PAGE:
That is not entirely wrong either, but the focus must be on the visitor nowadays, especially on the Internet.

You have to put the benefit for the reader in the foreground. What problems and needs do my potential readers have, and what solutions and information can I offer them. Those who know the wishes, needs and problems of their target group (s) can create optimal content.

13.Bad domain choice

Often one thing is determined very quickly, the domain name. Many beginners are obsessed with using their name as a domain name. Here, too, you should pause and think about it first.

The domain is a fundamental building block for the success of a website. On the one hand, it gives potential readers an important signal about what this website is about. On the other hand, it must also be optimal for Google because that brings ranking advantages.

When choosing the domain, you should put your ego aside and think twice. A website domain should, of course, match the goal of the website and the content. However, it should also be easy to remember and not misinterpret (e.g., foreign words). Also, a domain should contain the 1-2 most important keywords to score points in Google.

14.Forget usability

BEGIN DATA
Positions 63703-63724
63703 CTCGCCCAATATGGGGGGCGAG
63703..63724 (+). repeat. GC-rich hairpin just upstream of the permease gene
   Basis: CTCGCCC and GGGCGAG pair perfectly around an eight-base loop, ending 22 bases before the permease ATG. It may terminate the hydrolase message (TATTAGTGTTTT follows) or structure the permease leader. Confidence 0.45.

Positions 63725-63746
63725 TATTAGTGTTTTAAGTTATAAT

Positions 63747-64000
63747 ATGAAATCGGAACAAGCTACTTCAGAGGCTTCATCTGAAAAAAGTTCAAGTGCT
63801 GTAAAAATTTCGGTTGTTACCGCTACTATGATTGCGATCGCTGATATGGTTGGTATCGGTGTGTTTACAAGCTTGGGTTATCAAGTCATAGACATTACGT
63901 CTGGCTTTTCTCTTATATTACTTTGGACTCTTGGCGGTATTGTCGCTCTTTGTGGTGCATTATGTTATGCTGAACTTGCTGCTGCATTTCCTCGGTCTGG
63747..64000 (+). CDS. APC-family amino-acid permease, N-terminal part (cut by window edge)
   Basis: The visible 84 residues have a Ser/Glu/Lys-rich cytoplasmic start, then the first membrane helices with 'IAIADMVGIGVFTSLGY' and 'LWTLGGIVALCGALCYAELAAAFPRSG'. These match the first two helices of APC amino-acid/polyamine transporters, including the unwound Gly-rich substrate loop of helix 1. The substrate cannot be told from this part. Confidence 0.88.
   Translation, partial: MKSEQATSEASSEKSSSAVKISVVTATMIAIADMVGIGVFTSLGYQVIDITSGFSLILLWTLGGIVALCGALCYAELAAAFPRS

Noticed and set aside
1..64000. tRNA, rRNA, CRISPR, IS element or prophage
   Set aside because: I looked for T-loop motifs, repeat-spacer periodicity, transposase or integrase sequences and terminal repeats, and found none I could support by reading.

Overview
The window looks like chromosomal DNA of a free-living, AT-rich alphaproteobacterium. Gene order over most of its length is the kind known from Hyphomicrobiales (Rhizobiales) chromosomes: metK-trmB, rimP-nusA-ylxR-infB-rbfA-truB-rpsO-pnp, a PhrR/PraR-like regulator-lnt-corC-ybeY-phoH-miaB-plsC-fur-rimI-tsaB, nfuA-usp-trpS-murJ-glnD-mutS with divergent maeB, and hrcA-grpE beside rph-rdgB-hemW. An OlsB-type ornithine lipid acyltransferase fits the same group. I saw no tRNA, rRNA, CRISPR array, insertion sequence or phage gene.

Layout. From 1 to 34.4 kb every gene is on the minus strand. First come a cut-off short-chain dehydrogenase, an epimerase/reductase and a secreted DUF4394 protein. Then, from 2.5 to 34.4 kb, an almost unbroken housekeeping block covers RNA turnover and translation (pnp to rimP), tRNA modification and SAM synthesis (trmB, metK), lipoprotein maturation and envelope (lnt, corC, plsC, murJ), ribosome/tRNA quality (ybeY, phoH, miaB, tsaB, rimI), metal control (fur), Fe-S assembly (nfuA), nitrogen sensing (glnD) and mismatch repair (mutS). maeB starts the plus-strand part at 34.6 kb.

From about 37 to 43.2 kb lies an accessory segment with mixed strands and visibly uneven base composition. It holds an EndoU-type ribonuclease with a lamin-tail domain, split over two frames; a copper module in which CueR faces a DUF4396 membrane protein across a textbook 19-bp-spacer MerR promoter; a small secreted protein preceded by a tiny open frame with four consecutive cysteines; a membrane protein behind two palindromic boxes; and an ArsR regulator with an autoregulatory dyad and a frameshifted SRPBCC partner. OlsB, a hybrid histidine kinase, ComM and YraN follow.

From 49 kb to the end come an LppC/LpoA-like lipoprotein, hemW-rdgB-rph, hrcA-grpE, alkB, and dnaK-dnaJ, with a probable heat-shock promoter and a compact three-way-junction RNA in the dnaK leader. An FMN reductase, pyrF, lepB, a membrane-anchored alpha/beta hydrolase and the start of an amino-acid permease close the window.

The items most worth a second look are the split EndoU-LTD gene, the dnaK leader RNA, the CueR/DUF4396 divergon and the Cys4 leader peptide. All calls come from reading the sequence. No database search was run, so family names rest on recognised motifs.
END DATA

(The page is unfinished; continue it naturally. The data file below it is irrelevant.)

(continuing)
Today, many people think of many things when they start a new website, just not one thing: usability. That is one of the most critical points.

Complicated, albeit beautiful, JS menus frighten many visitors. Cryptic link names, which the designer probably found appropriate, only arouse questioning glances from the readers. You don’t have much time to get visitors to stay.

Only some of the website visitors use the one route that the designer intended. The others look into the tube.

One must never forget the readers. When in doubt, a website should be clear and straightforward rather than artistic and unique. Clear link designations, short loading times, simple menus based on a learned pattern, several ways to get to your destination. A good website should offer all of that and more.

15.’Form Follows Function’ disregarded.

The principle “Form follows function” is closely linked to the previous point. The introductory statement is that the function is the most important and that the form has to be aligned with it.